Low Relief Construction

A whole series of my work has been inspired by a drawing of my father’s from 30 years ago. His original was based on visually extracting shapes from a classic Tumbling Blocks schema used in drawing, painting, patchwork and many other formats.

This is his drawing on paper in ink and two thicknesses of line.

I have made a number of drawn versions of my own.

A sketched and cut version in heavy water-colour paper.
A sketched drawing in white crayon on water-coloured paper.
After many other versions in drawing, painting and cutting I have now embarked on a low relief version in painted plywood. The pieces were cut out usung a tiny reciprocating jig-saw that my mother owned from the mid ’80s.

Here are some of the stages I have passed through. Hopefully tomorrow it will be finished.

Drawn out with pencil and set square, then cut out with the jigsaw
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The complete design incised into the backboard
Laying out the pieces and deciding how far away from the surface they should sit.
Some of the pieces with spacers glued to the back
Painted and ready for assembly

Architecture of Toulouse and Castres

Toulouse Blagnac airport, new terminal. Ingenious wood slats behind the glazing panels filters the sun but lets in plenty of

 

light.

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The approach from the plane into the terminal, none of that grey bland utilitarian style here, it is perfectly functional and the yellow is joyous.
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From the outside you see the slatted wood but not the coloured glass dots that are placed at crossing points.
Architecture, France, Airport
Simple glass barriers along the walkways are half-painted in a delightful maritime blue, a sort of abstract beach scene perhaps!
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None of those hideous hard plastic chairs here, just soft red comfort.
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Even on the sunniest of days the light inside is soft with no glare – a calm space, just right when waiting to board a plane.
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Vertical tube lights hanging over the stairwell
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Wooden slats punctuated by circles of coloured glass at the crossing points. A subtle reference to stained glass windows maybe?
corten
An unusual gateway to a school, water-jet cut out lettering in Corten steel.

Castres

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The weir in the river, looking like an abstract oil painting
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River-side living – cantilevered balconies at every level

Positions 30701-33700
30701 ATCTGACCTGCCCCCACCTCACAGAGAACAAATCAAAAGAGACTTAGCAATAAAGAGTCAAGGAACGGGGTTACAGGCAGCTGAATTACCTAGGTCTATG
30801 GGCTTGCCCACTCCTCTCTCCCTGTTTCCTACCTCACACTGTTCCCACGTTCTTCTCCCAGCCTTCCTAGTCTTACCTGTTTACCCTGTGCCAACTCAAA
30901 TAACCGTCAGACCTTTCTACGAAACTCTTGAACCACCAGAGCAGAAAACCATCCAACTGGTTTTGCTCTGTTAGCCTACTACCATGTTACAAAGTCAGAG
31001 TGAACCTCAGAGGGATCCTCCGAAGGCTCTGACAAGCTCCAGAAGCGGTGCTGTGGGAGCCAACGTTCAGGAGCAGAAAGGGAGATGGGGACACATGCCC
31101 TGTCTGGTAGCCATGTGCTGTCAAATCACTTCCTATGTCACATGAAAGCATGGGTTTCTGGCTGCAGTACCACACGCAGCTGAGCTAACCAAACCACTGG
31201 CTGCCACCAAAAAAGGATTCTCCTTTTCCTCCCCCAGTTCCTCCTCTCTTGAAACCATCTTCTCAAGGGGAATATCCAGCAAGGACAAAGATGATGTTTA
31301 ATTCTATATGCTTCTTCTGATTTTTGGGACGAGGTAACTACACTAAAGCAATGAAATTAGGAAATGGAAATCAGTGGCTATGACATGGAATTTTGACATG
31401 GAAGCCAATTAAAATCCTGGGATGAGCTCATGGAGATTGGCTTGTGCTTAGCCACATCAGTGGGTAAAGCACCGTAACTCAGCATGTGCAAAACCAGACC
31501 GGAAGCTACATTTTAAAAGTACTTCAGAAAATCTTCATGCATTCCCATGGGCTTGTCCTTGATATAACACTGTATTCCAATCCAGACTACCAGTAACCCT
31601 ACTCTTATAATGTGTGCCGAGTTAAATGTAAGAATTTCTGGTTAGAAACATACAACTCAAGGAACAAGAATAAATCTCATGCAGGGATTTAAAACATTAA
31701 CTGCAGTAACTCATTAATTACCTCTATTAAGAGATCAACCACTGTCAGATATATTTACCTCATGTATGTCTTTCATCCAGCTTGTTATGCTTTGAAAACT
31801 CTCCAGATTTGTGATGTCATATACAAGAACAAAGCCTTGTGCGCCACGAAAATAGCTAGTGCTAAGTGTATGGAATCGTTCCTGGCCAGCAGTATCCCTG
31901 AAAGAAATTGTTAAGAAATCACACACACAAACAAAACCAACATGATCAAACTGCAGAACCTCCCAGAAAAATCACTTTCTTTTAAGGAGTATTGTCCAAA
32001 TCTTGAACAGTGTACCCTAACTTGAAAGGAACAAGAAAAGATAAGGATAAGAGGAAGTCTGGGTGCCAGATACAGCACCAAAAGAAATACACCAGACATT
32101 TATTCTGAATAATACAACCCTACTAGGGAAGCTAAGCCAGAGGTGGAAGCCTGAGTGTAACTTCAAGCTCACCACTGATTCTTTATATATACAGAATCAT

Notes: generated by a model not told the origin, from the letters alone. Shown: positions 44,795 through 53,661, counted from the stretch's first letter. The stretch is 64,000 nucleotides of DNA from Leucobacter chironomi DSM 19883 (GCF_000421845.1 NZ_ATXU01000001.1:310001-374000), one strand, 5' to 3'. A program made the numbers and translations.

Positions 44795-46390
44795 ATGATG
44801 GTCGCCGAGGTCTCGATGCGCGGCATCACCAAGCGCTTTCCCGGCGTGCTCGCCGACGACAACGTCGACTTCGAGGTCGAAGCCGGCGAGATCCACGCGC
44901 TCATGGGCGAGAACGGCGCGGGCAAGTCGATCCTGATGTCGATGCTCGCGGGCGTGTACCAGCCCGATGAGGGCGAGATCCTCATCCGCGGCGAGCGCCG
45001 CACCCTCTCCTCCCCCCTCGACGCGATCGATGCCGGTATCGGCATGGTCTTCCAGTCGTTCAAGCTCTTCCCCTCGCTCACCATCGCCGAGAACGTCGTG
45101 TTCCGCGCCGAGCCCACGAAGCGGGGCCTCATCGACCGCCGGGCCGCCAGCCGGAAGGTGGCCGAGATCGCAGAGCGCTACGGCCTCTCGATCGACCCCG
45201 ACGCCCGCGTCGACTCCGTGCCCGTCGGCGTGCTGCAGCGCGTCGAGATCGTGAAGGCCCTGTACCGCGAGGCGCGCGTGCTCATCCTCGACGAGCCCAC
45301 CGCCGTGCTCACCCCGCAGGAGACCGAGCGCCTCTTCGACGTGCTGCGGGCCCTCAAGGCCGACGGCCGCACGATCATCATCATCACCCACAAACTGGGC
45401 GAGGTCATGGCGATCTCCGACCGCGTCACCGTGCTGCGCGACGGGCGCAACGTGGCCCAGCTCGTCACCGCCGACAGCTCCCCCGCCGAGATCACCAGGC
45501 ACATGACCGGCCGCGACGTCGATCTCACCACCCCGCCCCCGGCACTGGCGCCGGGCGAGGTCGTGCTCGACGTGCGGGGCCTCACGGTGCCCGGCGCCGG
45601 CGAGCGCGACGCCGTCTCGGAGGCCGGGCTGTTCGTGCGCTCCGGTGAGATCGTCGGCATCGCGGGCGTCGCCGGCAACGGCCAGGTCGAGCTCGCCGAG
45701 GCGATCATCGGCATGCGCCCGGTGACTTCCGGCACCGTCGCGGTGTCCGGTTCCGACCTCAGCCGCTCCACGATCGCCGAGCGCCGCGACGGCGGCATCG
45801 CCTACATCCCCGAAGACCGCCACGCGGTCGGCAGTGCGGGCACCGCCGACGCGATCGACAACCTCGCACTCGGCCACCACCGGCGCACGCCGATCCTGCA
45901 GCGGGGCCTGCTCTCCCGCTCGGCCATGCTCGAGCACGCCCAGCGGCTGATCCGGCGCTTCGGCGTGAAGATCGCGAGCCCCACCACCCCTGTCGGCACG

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Classical references in this old chapel.
corten steel
Some more Corten steel cut-out lettering, this time the letters have been fixed on supports in front of their corresponding gaps.
gardens
Ripe for an abstract linocut print maybe? The formal gardens at the Bishop’s Palace by the river

 

Roquebrun, Tarn, France

I was lucky to pay a fleeting visit to this green and rocky place last week, the weather was surprisingly warm, perhaps too hot for a 3 hour trek up the Gorge D’Heric but the scenery was certainly photogenic.

Bridge over the Orb
Sunday swimming in the Orb, below the bridge in Roquebrun. I think maybe something was being cooked up on a barbecue too.
Roquebrun
The little hill town of Roquebrun with its protecting castle which has views both up and down the river Orb
Pinks
The fertile flat land that floods in winter is well used and tended, growing everything from cabbages to mulberry trees, pinks to leeks
Portager
The river Orb flows between the rows of trees in the distance.
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Messing about in the river
Gorge d"Heric
Gorges d’Heric. – I just happened to be passing when this guy was trying to impress his girlfriend by throwing a big boulder into the river. She honestly couldn’t have cared less!
Gorges
Afternoon sunlight just hitting the edges of the trees on our way down from the top.
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Trying to catch the splash as my friend throws stones into the pool.
Grey rock
most of the fallen rocks were yellow brown but this enormous one was blue grey, been there a long time judging by the smoothed contours.
River Orb
Back down by the river Orb, perfect afternoon sunlight picking up the green of the leaves.

 

Figures of Eight Sides – after more cutting into the block

I have printed from this block in a few different colour variations but I think this dark blue/black is my favourite so far. I am going to try a dull brickish red too I think. And I might do some more cutting.

I have in mind to cut some more of the shapes out, deeply enough to fit in a shape made from copper sheet. Copper is beautiful when it’s highly polished but it ages really well too, gaining depth and variation ofcolour. In fact if you heat it, the surface develops amazing tones where a flame has licked it. Details to come . . .